"Given all the information they have, with and without our permission, it is outrageous that they should try and blame Facebook," one Silicon Valley executive tells the Guardian, speaking on condition of anonymity. "The conclusion of the report was: if only Facebook had been doing our job here."

Define Social Responsibility

Richard Barrett, a former counter-terrorism chief at MI5 and MI6 - which respectively focus on domestic and foreign intelligence - disagrees with the committee's finding that Facebook should have done more, noting that the social network's systems had automatically deleted eight accounts used by Adebowale, after flagging them as being used to "promote terrorism."

"I think it's very hard to talk about the social responsibility of a multinational company," he tells the Guardian. "I mean Facebook is operating in probably almost all countries in the world, so will that social responsibility vary do you think from the United Kingdom to, I don't know, Russia or Myanmar or countries like that? I think it's quite a burden to put on Facebook to decide where their social responsibility lies in all different circumstances."

Furthermore, should the U.K. government compel Facebook to give it direct access user data, Barrett says it's likely that terrorists would easily sidestep that monitoring by using encryption.

U.K. Seeks Direct Access

The committee's report notes that U.K. law enforcement and intelligence agencies say they have difficulty obtaining all of the data they want from U.S. social networks in relation to investigations. But Ross Anderson, professor of security engineering at Cambridge University, says the U.K. government's decision to blame Facebook for Rigby's murder may kill the government's chance of fostering a better working relationship, and finding ways to work around the logjam of requests for mutual legal assistance that are now sitting with the U.S. Department of Justice, owing to lack of funding from Congress.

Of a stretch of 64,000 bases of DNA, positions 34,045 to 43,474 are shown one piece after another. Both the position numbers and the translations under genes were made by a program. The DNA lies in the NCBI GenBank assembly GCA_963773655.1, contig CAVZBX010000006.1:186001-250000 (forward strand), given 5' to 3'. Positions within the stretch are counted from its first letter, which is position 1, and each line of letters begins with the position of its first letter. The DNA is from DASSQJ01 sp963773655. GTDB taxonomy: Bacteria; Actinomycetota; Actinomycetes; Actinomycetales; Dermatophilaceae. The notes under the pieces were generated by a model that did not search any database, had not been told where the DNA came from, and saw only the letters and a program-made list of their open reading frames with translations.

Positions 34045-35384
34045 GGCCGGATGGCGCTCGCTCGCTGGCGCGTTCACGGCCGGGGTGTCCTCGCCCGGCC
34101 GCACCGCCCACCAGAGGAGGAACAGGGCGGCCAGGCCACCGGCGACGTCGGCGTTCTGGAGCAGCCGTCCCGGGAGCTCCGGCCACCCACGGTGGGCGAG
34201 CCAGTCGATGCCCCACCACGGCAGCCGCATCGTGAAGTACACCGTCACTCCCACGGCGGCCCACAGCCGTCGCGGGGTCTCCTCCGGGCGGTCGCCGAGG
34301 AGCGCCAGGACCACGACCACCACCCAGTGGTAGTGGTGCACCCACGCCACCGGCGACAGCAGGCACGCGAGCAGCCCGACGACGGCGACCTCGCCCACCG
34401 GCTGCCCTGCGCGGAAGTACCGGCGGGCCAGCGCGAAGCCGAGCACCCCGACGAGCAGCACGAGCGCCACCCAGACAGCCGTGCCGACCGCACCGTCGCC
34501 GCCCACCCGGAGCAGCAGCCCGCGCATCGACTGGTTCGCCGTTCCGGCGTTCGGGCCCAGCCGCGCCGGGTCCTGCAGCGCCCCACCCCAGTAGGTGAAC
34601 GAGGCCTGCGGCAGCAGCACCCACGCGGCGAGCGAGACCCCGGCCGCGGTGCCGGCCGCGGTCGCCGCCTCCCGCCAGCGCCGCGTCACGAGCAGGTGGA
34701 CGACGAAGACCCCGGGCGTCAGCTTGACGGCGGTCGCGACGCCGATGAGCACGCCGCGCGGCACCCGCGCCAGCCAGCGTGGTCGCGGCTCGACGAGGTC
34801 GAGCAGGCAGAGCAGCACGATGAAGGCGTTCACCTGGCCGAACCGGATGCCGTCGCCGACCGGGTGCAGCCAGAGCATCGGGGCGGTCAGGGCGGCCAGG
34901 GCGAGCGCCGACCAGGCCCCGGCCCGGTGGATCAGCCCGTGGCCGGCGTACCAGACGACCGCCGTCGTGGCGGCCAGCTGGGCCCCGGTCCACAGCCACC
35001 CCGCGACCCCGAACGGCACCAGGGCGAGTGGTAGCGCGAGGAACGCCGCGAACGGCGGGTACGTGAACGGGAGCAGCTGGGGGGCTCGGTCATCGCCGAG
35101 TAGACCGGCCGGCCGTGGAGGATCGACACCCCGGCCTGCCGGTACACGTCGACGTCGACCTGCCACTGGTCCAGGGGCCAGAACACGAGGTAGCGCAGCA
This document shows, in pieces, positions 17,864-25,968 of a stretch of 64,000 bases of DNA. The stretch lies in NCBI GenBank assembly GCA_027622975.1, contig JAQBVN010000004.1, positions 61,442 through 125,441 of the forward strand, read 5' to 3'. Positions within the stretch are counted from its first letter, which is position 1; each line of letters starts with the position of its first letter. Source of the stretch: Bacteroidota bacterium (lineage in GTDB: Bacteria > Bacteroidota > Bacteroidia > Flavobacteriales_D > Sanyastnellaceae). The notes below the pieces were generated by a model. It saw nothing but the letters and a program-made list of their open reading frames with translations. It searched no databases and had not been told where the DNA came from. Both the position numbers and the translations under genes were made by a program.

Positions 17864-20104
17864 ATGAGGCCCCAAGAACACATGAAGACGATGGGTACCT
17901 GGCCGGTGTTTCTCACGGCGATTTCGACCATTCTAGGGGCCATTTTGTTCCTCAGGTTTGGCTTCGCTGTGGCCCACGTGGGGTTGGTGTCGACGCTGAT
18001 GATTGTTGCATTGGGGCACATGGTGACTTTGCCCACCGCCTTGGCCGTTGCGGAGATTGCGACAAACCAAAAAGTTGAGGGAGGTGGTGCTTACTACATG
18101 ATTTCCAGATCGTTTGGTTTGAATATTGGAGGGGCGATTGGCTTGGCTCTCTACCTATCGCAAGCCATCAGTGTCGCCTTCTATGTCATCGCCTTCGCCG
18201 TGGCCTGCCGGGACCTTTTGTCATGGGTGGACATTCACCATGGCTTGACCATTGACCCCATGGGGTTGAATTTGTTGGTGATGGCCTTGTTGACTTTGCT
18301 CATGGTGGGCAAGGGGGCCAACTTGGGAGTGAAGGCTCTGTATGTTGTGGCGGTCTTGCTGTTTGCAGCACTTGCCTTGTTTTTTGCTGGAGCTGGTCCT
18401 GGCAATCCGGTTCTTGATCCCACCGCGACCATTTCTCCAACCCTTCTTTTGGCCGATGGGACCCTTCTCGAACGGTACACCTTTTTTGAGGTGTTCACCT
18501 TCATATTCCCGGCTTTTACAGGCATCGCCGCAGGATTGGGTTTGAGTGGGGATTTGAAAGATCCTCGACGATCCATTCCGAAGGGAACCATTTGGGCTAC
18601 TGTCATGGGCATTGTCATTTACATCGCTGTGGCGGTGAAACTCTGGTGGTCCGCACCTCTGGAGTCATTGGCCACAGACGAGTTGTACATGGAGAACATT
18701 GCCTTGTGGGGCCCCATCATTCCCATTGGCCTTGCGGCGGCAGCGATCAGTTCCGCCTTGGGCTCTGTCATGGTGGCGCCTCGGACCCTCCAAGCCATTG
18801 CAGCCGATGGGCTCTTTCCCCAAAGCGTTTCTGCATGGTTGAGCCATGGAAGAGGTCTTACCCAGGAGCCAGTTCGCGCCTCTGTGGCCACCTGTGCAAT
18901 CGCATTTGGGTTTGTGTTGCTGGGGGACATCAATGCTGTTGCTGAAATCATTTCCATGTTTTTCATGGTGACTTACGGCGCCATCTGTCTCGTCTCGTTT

"The spooks' approach reminds me of how Pfizer dealt with Viagra spam, which was to hire lawyers to write angry letters to Google," Anderson says. "If they'd hired a geek who could have talked to the abuse teams constructively, they'd have achieved an awful lot more."

Anderson says Parliament's report also conveniently ignores the fact that Facebook's investment in fighting crime trumps what the U.K. government spends, while Google and Microsoft outspend the U.K. government by a factor of five. "If GCHQ really cares, then it could always pay the Department of Justice to clear the backlog," he says. "The fact that all the affected government departments and agencies use this issue for posturing, rather than tackling the real problems, should tell you something."


About the Author

Mathew J. Schwartz

Mathew J. Schwartz

Executive Editor, DataBreachToday & Europe

Schwartz is an award-winning journalist with two decades of experience in magazines, newspapers and electronic media. He has covered the information security and privacy sector throughout his career. Before joining Information Security Media Group in 2014, where he now serves as the Executive Editor, DataBreachToday and for European news coverage, Schwartz was the information security beat reporter for InformationWeek and a frequent contributor to DarkReading, amongst other publications. He lives in Scotland.